This is also known as the Last Ditch Attempt to win a client over, after they have chewed up and spit out the last 5 creative reviews (the client, not the puppy).

But you are likely to get a big fat middle finger if you ask consumers directly if they like advertising. Of course not! The horror! Ads suck! Where's my Tivo cheat code for the 30 second skip button? [here it is]

Consumers don't hate advertising. They just hate the fact that advertising persuades them to buy things they weren't really thinking about.

Which makes the recent news that Digg will allow users to vote on ads -- and potentially tie back an ROI to these approvals -- completely hilarious. I mean, preposterous. I mean, probably unavoidable given our fascination with all things online collaborative:
Those votes don’t just affect where an ad shows up on the site, but also how much Digg charges the advertisers for each click; the more a readers like an ad, the less advertisers pay. That creates an additional incentive for the advertisers to create good ads, and for Digg users to actually read and interact with them.
The average CTR is a dismall 1 out of 1,000 users who see a banner ad. The chance that they will go one step further and express an opinion on that banner? Better get those baby wranglers on retainer. What's your Cost Per Approval (CPAval)?

The idea that a banner's likability should determine its cost (and ultimately its ROI) is like saying Google should charge more for funny paid text links. Sure your insurance link might get a thumbs up if it was in the form of a limerick, but does that mean it is driving more qualified traffic to your quote engine?

Then again, there is the recent debate that Bud Light's sales decline is directly related to its lack of funny.

As I have ranted previously, the problem with online advertising isn't the state of its creative execution. It's the fact that consumers have learned to completely ignore your "traditional" online ad units. Like or dislike is irrelevant when consumers are systematically ignoring you from the start. When the Tivo skip button is subconscious then even a Human Baby - Puppy - Kitten Incubator online ad is doomed.

Wednesday, August 5

"S-" is the new "E-"

Remember back in the day when Cyber was the suffix du jour? We had Cybercafes, Cyberspace, Cybermalls, Cybersex. Cyber, cyber, cyber. Then one day Cyber became sooooo 1996 and we switched over to the more modest, less likely to mock, e-. eCommerce, eBanking, eBooks, eCRM, eCoupons, eMail, eToys, eBay, e, e, e. It became synonymous with "something you can do in real life, but on the Internet instead!" The fastest way to distinguish that your program or service was cutting edge and different.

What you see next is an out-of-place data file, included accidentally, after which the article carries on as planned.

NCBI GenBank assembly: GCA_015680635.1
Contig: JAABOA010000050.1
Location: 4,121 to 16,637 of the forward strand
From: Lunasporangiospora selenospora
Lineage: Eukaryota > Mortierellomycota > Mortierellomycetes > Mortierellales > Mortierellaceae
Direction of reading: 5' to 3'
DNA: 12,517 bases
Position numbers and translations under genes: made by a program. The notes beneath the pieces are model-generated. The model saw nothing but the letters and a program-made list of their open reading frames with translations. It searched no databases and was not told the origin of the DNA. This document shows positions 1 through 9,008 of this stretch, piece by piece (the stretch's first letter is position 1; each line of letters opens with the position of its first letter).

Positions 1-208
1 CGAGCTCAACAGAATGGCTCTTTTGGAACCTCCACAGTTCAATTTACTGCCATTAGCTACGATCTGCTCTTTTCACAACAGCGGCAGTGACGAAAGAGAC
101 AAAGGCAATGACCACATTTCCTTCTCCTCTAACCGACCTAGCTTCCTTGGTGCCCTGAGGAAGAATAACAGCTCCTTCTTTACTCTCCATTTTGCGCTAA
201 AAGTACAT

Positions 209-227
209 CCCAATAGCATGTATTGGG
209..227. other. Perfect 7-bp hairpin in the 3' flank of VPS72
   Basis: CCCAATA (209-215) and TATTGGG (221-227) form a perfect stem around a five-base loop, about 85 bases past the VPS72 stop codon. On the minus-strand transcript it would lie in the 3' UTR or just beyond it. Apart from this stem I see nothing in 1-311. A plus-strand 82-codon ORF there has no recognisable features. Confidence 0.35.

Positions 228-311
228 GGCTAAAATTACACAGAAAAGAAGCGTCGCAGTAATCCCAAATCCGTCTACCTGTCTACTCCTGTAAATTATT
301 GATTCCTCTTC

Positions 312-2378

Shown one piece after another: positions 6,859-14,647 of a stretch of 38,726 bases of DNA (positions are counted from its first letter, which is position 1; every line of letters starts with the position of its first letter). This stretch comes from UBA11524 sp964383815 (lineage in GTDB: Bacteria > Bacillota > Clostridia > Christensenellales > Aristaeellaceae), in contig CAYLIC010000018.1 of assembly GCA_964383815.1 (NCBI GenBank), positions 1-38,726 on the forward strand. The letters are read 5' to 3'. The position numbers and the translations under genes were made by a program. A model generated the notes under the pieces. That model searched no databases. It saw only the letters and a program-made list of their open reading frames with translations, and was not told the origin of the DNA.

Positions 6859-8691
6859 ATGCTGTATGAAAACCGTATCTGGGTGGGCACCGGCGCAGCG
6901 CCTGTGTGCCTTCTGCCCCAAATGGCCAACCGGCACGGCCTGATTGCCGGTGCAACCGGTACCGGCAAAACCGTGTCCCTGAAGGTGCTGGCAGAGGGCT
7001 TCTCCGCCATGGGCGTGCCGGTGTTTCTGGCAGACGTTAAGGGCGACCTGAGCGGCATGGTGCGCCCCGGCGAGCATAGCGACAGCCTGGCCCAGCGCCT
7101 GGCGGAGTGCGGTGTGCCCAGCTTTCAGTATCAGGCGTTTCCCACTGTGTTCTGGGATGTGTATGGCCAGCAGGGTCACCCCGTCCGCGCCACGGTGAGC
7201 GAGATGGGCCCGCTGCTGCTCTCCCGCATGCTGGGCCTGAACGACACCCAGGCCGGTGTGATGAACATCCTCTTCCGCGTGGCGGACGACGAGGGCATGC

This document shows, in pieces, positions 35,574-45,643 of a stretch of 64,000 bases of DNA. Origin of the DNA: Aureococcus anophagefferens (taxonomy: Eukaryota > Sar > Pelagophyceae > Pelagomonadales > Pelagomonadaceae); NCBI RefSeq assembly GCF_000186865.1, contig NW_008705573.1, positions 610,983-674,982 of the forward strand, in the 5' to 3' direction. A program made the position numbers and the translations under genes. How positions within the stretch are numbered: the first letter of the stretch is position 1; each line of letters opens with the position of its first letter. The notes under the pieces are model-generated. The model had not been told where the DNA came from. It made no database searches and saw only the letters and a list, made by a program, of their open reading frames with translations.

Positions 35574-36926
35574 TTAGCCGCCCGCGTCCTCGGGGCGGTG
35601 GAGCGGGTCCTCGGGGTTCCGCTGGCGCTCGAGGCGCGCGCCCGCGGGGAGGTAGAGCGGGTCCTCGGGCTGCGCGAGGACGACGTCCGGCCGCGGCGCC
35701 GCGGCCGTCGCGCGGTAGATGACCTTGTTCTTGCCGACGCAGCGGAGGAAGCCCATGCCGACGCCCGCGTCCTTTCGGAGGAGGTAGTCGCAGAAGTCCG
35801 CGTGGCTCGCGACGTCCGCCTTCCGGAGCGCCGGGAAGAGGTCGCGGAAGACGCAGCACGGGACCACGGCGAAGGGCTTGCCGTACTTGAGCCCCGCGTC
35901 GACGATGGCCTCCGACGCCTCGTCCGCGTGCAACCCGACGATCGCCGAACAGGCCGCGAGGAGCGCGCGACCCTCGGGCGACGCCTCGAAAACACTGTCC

Well, e is soooo 2008. Please welcome the new prefix 2.0 ... Sesame Street interlude here ...

s- !

Yes s, as in Social of the networking variety. Social media, with Facebook and Twitter as the poster children, is finally incorporating itself into standard online marketing strategies. Can't figure out how to cram your marketing into social media? Cram social media into your marketing! Just add an s to it.

(Once again Mobile gets dethroned so close to the finish. Bye bye m-, we barely new ya.)

Here's a couple s terms coming your way in the next fiscal marketing year:

Sure some marketers are tapping into social networks to enhance their purchasing experience [Jansport w/Fbook Connect] or promote their sales promotions [Dell, local malls].

But the new trend is cramming eCommerce into the social networks themselves. Bring the shopping cart, cash register, and UPS truck to the consumers, if you can lure them away from tagging old high school photos long enough to actually buy something. 1800 Flowers just launched an e-commerce page on Fbook. Other retailers are sure to quickly follow.

Does this position Fbook as the next Can they actually charge enough commission to make a decent living? Too early to tell, but at least it provides something new to dangle in front of the investor community.

So what happens when Microblogging meets Micropayments? Who will be the first to figure out an eCommerce transaction via Twitter? [hint: Pizza Hut]

More importantly, will they create a funny name for it (twuys requiring twitcash)? Perhaps Paypal should buy Twitter to protect their eCash from sCash. The South Bay Community Network might just be sitting on a golden URL.

It's like eMail but less trackable! My Fbook inbox and Twitter direct messages are just as congested as my Outlook. Which means they are now prime candidates for marketing clutter.

Actually, I think limiting emails to 140 characters could be the most productive technology solution since charging for faxes per page. I have no problem implementing private tweets as the new corporate messaging platform. Even better if attachments are limited to 140KB.

Finally, my favorite fuzzy acronym. CRM on its own has a hundred definitions and receives the most hesitant not-sure-exactly-what-you-are-talking-about headnods per capita of any marketing term. eCRM is often pitched as the solution if you don't have a CRM program.

Where CRM focuses on the lifetime value of a consumer, eCRM focuses on using the internet to cheaply maintain that relationship. All of which is very one-to-one. Where is the viral word of mouth influence in that?

But add an s to CRM and now we're talking viral. I envision sCRM as maintaining a relationship with consumers who have the highest likelihood to socialize your brand. Thus you could potentially reach a much larger audience through key influencers, without messing around with double opt-ins and database fields. Pyramid scheme relationship marketing. Amway would be impressed.

Of course, you need a plan for actually identifying those influencers and communicating with them. Which is how the new breed of sMarketing agencies are born.

Our industry loves buzzwords. Social continues to rank at the top of the hype list, destined to be ingrained in your marketing strategies for the near term.

So pick you favorite marketing term, add an s, and be amazed when your programs are recognized as the future of marketing.